Published by Ballantine Books on February 10, 1993
Genres: Historical Fiction
Here is the dreamy and bittersweet story of a family divided by politics and geography by the Cuban revolution. It is the family story of Celia del Pino, and her husband, daughter and grandchildren, from the mid-1930s to 1980. Celia's story mirrors the magical realism of Cuba itself, a country of beauty and poverty, idealism and corruption. DREAMING IN CUBAN presents a unique vision and a haunting lamentation for a past that might have been.
This was another book that I had to read for my English class last fall. I found it to be interesting, yet at times it was rather boring and I found it hard to keep interested in what I was reading. However, I think the most interesting aspect of the novel was that it was magical realism, which I hadn’t read before. It was nice to get a peak into a genre that I wasn’t very familiar with before, and it’s opened my eyes to a bunch of new books that I definitely wouldn’t have picked up otherwise.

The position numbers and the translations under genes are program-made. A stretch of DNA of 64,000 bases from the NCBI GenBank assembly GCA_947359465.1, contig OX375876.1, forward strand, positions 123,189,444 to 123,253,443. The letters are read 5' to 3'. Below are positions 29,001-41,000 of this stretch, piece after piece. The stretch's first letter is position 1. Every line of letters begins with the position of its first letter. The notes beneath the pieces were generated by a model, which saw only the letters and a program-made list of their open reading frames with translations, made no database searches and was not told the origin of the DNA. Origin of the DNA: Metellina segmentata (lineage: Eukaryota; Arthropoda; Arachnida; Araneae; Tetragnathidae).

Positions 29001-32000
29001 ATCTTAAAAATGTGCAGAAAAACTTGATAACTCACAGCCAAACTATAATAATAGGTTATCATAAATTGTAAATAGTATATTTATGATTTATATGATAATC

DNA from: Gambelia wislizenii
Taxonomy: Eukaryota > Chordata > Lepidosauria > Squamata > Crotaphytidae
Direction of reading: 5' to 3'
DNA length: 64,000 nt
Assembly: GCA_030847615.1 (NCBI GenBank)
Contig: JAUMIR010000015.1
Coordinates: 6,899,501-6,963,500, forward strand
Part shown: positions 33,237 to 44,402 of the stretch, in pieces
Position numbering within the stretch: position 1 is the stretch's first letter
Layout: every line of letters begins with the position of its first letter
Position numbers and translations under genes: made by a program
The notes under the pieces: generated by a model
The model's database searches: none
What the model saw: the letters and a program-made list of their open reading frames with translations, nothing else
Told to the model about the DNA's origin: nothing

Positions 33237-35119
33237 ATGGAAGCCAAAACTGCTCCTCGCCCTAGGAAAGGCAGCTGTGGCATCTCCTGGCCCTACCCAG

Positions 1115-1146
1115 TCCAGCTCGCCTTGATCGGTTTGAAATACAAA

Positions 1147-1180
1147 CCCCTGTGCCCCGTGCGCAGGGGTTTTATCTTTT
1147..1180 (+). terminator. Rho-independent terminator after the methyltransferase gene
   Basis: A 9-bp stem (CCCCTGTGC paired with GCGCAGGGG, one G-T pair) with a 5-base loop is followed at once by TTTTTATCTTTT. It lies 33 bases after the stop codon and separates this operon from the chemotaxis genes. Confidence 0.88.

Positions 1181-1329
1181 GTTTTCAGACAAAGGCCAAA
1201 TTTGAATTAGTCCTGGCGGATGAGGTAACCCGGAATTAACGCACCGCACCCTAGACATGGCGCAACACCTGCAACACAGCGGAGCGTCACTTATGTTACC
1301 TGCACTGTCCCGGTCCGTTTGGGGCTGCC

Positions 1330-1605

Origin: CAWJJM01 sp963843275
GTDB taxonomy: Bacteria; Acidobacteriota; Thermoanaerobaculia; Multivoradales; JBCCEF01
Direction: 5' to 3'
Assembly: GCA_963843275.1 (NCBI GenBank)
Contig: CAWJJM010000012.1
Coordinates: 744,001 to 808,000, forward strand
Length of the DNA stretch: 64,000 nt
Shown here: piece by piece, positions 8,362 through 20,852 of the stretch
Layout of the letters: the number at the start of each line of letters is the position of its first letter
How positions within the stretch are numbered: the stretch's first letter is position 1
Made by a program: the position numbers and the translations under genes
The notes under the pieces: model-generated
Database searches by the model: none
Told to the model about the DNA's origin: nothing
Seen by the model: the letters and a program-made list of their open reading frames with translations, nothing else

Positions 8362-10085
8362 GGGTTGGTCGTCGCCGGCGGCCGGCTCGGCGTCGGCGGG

Another great thing about this book was the multiple point of views from everyone in the family. It tells the story through a few generations, which was really interesting. I felt like I was really invested in the family and all that they were about.
If you’re looking for a quick, magical realism novel about Cuba and families, then I’d suggest giving this one a read.